Lowlands of Scotland

Since the Timberbush tour of the highlands was so fun, I did a lowlands tour the next day.

RosslynWe started at Rosslyn Chapel, made famous by Dan Brown’s novel (and the movie), The Da Vinci Code.

The chapel has a very strict “no photography” rule, so I was not able to get any shots from inside. Not even sneaky ones with my iPhone. There’s an entrance fee. They also sell a CD of professional photos in the gift shop. Correlation? Probably.

There are scheduled talks about the varied symbols visible on just about every surface within the chapel. One was just starting as my tour arrived, so we all paid our entrance fee, trouped into the chapel, and sat in the hard wooden pews for about twenty minutes.

Scotlandrain1The most interesting fact to me was that the original stonework was vividly colorful. Then, as it fell into disrepair, some well-meaning folk decided to “preserve” the chapel by spraying it with some sort of concrete in the 1950’s. Now there’s no easy way to remove the concrete, so everything is a uniform whitish color. It’s still really interesting and worth the trip even if you don’t care about the Da Vinci code.

The gift shop is in the airy welcome center. I bought myself the cutest little celtic cross charm which was subsequently stolen from my home a few months later. But that’s another story for another day.

MelroseAbbeyNext, we came to Melrose Abbey, the best full-on gothic ruin I saw in my whole three week journey. There’s a modest entrance fee, around £5, and then you’re free to roam around. I could have stayed there for at least a few hours making beautiful pictures. As it turned out, I only had about 45 minutes, so I felt just a bit rushed.

HaggisI wandered around the grounds looking at the ruins from all sides. I admired tiny details like the pig playing a set of bagpipes carved high on one of the exterior walls. I took many photos, and yet not nearly enough.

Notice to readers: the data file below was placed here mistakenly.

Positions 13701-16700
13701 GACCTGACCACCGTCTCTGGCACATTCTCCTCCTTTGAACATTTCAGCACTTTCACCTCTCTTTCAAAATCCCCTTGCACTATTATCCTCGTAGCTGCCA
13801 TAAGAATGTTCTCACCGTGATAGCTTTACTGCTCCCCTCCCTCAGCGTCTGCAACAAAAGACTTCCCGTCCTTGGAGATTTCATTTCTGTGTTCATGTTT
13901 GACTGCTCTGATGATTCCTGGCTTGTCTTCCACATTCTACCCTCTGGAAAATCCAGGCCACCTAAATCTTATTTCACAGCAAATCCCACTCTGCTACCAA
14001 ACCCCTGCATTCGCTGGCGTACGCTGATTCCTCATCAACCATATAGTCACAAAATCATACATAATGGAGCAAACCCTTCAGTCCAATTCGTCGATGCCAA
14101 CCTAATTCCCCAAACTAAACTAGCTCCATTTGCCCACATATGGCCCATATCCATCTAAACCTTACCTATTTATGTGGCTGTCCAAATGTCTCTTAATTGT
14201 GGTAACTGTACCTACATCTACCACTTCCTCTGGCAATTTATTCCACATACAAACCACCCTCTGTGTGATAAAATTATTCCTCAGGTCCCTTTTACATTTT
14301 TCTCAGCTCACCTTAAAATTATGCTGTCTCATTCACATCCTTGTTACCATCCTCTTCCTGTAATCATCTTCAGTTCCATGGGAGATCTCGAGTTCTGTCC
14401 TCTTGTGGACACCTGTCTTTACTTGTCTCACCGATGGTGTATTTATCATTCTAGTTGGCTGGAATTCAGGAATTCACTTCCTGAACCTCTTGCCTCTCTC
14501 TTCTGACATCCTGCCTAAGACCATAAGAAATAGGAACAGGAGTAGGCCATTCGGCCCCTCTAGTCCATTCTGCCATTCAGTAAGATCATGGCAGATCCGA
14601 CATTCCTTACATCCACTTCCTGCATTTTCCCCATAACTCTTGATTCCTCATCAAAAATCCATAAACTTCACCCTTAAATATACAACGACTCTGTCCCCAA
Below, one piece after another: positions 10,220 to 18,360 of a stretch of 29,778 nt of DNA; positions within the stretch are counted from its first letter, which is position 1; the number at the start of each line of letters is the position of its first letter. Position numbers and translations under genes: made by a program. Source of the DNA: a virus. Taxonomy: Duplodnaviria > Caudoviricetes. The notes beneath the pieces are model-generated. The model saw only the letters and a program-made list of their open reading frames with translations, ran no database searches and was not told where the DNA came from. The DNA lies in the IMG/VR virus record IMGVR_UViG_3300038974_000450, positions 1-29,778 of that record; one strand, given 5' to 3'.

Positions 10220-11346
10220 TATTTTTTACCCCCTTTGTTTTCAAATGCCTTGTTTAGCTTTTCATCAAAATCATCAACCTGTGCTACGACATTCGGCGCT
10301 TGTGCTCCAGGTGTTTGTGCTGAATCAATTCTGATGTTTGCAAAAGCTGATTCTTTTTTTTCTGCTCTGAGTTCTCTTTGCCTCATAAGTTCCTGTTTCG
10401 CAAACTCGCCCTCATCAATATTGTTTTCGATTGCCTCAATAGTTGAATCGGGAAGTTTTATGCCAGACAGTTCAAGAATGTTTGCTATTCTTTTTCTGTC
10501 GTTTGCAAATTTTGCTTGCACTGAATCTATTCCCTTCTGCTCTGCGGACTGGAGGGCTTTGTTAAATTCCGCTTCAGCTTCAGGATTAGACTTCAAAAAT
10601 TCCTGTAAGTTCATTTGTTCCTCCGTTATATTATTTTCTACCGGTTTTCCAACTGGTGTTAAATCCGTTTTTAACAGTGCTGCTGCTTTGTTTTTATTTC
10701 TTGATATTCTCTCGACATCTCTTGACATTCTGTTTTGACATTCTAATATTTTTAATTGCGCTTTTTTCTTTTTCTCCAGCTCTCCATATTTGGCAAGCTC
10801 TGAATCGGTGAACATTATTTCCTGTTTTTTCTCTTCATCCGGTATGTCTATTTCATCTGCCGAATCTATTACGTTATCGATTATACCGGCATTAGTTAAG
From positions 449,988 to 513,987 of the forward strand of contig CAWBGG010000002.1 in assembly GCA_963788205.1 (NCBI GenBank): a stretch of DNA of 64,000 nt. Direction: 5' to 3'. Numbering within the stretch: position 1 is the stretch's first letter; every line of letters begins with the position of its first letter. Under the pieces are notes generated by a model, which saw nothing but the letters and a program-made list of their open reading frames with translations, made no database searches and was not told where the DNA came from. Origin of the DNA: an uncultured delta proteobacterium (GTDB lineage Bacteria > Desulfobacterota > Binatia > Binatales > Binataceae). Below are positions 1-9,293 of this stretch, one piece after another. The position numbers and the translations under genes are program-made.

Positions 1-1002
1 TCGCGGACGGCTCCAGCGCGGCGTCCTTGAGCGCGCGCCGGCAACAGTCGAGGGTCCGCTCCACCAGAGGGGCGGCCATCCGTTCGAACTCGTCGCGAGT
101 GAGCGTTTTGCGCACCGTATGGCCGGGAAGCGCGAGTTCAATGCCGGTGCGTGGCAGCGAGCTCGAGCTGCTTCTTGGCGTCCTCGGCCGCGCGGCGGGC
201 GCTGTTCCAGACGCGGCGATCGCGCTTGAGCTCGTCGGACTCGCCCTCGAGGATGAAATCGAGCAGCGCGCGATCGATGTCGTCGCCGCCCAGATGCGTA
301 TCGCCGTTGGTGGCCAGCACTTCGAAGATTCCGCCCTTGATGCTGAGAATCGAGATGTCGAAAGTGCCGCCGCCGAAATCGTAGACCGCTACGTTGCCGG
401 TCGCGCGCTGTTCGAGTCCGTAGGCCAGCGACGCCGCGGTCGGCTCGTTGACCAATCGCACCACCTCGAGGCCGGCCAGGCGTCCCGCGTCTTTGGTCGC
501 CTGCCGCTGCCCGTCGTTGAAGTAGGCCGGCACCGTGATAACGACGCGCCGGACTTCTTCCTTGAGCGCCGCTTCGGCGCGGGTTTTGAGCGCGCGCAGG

Melrose was the lunch stop for our tour, so a friend and I found a tiny pub called the Ship Inn. Last chance for haggis!

Haggis sounds like a terrible thing to eat, but it’s so spicy and flavorful that I didn’t mind it at all. (The key is to just not think about what’s in it. Or how it’s prepared.)

STPDessert was a sticky toffee pudding. So! Good! (Note to Americans: ‘pudding’ means ‘dessert’ over there, so we’re not talking actual Jello-style pudding. We’re talking warm chocolate cake with caramel soaked into it and a big dollop of cream or ice cream on top. Yes, there are supposedly dates in it. Nope, couldn’t see or taste them.)

The next stop on the tour was Glenkinchie Distillery, because who goes to Scotland without drinking some whiskey? We all got to try three types of whiskey. They do a twice-aged whiskey that is really smooth. It was a fun experience and certainly warmed me up.

BrigadoonThe final stop of the day was at Scott’s View high on a hill with a truly amazing view of the Tweed valley and surrounding hills. It’s named for Sir Walter Scott, and said to be one of his favorite places. The view is nothing short of spectacular.

ScottsViewLowlandCowThe rolling hills are lovely and peaceful. The river Tweed is in a deep valley below the vantage point.

I did not see anyone actually wearing tweed, but I did catch sight of a lowland cow. Much less furry than the previous day’s highland cow. And in much more of a hurry. I guess it’s true that the nearer one is to civilization, the busier one appears to be.

On the way back to Edinburgh, we passed through the town of Lauder and the driver pointed out the final significant structure of my day: Thirlestane Castle. Pretty!

ThirlestaneCastle

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